Towards a Context-Aware Adaptive e-Learning Architecture

E-learning is increasingly becoming the preferred delivery mode in learning institutions as it allows any time anywhere learning. However, content delivery, access, distribution and personalization are still a challenge. Moreover, ambiguity of students during decision making for their preferred courses has not been addressed. This paper proposes an adaptive e-learning model, an architecture for the adaptation of learning course materials considering students’ profiles and their context information. Integration of fuzziness with processes of customization and selection of adequate material for the user creates a chance to build truly personalized and adaptive systems. This adaptive model is helpful in recommending course materials to students or adapting them depending on their context. It complements instructors’ efforts in the delivery of learning materials relevant to their personal profiles. An AeLModel architecture is presented taking a full advantage of ontology, tagging, and users’ feedback represented with linguistic descriptors and quantifiers. A prototype was developed and tested using 20 students in a class to assess this model’s usability in addition to its adherence to content adaptation, resulting in a 77% of acceptance. It is recommended for this to be used in improving learning processes.
George Wamamu Musumba, Ruth Diko Wario

Using Bayesian Networks and Machine Learning to Predict Computer Science Success

Bayesian Networks and Machine Learning techniques were evaluated and compared for predicting academic performance of Computer Science students at the University of Cape Town. Bayesian Networks performed similarly to other classification models. The causal links inherent in Bayesian Networks allow for understanding of the contributing factors for academic success in this field. The most effective indicators of success in first-year ‘core’ courses in Computer Science included the student’s scores for Mathematics and Physics as well as their aptitude for learning and their work ethos. It was found that unsuccessful students could be identified with \(\approx \)91% accuracy. This could help to increase throughput as well as student wellbeing at university.
Zachary Nudelman, Deshendran Moodley, Sonia Berman

AgileTL: A Framework for Enhancing Teaching and Learning Practices Using Software Development Principles

Action research is widely accepted in education circles as an effective practice that brings about change and improvement in the field. Action research is however not as commonly adopted by teachers (or lecturers) in their daily practices due to challenges that include a lack of understanding (in this context, of how to conduct action research), a lack of time, and the daunting prospect of uncertainty in the classroom. These challenges are also faced by software engineers when applied to the domain of software design and development and has been the focus of much research and methodologies aimed at overcoming these challenges. One such approach which has seen high uptake is agile software development which comprises phases that occur in cycles, a concept that is central to the theory of action research. The study, therefore, investigates whether the initial perception of similarities between action research and agile can be leveraged to guide Software Engineering lecturers in enhancing their teaching and learning practices more effectively. The result of this study is a framework that offers lecturers familiar with agile a systematic approach to improving their teaching and learning using familiar software development methods and principles. While this agile-based framework is designed with Information Technology lecturers in mind, it can hopefully be adopted in other disciplines as a framework that uses agile project management principles to overcome some of the identified challenges to carrying out action research in the first place.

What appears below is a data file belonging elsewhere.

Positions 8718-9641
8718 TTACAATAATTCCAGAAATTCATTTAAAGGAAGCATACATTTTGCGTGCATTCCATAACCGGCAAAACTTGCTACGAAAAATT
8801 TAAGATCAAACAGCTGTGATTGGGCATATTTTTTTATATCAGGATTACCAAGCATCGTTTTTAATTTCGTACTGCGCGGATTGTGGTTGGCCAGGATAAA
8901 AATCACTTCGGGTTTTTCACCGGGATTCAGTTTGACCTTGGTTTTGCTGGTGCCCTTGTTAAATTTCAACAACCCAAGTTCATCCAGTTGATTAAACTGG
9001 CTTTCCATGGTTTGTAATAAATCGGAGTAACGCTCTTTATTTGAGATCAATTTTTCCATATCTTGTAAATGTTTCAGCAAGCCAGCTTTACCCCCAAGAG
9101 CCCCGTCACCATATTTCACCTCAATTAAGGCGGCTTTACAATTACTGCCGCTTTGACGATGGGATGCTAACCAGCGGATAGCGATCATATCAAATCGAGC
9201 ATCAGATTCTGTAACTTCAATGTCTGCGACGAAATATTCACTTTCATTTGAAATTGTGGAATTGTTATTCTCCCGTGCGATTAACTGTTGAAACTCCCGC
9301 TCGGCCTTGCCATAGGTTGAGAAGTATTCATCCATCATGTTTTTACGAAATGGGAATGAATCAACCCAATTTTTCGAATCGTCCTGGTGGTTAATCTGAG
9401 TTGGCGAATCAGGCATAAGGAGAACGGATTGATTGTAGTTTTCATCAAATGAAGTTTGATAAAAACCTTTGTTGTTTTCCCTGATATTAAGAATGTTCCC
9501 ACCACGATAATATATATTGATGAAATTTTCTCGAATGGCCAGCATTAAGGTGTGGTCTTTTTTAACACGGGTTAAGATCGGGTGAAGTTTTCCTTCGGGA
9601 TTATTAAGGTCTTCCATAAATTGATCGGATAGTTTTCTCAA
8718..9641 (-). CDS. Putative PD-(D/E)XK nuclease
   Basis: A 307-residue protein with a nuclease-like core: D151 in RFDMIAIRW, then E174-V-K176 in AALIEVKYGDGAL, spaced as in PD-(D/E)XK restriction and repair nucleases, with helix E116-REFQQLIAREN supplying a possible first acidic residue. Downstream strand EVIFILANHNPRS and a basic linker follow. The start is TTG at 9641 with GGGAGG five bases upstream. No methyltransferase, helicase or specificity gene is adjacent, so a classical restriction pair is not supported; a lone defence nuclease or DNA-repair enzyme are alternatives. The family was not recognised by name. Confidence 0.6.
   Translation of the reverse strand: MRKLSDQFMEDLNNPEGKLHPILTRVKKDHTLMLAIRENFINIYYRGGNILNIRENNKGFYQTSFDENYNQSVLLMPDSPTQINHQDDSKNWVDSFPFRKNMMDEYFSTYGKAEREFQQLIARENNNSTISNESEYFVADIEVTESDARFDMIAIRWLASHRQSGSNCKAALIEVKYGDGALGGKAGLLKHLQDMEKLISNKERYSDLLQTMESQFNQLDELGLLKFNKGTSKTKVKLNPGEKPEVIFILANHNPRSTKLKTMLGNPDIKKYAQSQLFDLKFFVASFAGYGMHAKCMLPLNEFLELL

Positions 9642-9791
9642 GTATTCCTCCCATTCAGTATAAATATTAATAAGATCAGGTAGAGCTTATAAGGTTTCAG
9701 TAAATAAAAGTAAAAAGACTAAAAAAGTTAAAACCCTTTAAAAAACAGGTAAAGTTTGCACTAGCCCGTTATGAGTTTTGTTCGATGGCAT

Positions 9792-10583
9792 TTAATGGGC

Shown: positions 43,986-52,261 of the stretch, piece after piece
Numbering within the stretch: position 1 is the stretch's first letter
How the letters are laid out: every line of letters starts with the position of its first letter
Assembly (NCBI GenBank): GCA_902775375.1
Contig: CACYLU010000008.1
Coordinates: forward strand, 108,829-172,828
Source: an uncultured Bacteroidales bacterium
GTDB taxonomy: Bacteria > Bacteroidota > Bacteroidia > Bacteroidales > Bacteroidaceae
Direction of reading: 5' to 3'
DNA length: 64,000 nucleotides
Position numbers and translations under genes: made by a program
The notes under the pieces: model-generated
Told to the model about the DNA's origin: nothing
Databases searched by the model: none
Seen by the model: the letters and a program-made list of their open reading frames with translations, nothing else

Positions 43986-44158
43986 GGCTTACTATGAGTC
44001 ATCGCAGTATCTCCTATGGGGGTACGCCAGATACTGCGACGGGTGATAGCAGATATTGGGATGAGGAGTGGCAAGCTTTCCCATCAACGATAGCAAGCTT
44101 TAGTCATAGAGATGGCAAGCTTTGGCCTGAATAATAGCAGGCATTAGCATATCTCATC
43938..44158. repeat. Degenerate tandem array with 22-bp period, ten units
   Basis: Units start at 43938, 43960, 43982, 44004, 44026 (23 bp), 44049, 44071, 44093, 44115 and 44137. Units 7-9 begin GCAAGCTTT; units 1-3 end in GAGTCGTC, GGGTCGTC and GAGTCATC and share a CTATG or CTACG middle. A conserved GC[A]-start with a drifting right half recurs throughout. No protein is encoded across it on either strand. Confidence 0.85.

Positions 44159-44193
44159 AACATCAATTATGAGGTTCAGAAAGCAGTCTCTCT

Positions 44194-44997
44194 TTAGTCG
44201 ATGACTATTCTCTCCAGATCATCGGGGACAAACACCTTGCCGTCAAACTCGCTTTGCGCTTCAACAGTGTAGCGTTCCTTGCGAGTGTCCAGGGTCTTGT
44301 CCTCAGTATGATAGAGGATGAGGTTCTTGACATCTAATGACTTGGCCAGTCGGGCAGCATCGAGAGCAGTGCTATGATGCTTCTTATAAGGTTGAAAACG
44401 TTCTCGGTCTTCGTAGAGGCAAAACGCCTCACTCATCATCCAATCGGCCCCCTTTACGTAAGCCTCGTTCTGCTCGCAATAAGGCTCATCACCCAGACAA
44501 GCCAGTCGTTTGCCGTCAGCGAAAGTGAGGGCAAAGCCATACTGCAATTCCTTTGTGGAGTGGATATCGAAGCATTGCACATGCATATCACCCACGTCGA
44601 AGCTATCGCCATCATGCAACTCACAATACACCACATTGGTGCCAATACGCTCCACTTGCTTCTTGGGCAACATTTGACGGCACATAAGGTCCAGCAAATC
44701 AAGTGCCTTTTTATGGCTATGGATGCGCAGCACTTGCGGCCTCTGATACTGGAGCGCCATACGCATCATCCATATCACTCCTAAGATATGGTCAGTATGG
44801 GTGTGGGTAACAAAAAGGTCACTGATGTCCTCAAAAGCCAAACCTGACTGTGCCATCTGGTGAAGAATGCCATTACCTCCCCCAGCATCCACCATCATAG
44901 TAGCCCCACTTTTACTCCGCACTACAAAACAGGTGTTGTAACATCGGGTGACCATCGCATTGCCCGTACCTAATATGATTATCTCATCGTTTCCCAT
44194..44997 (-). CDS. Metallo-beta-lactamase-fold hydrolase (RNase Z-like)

Wai Sze Leung

Teamwork and Projects


The Last Straw: Teaching Project Team Dynamics to Third-Year Students

Educators in Higher Educational Institutions (HEI) are under constant pressure to improve their educational practices such as teaching. Adding to the challenges are the need to expose, and as a result equip students, with practical real life skills such as project management. Lack of behavioural aspects (also referred to as ‘soft skills’) is often identified as main contributing factor to the failure of projects. Whilst many educational programmes focus on the technical aspects of project management, the behavioural aspects of project management are often neglected. In an attempt to address these challenges, an experiential learning approach (ELA) was adopted to expose students to team dynamics and team roles. The research question was: How effective was the adoption of an experiential learning approach to introduce students to the theoretical constructs of team development and the subsequent roles fulfilled by team members? This question was investigated after allowing students to complete a team-based activity, whereby students had to build a tower using straws, sticky tape and cardboard in an attempt to identify and explain Tuckman’s phases as well as Belbin’s team roles. The findings of our study, based on survey data completed by students on completion of their activity, indicated the experiential learning approach is successful in teaching students the practical aspects associated with Tuckman’s stages of team development as well as Belbin’s team roles. The lessons learnt from this experience are given as recommendations to educators to improve the learning experiences associated with ELA in the context of project management.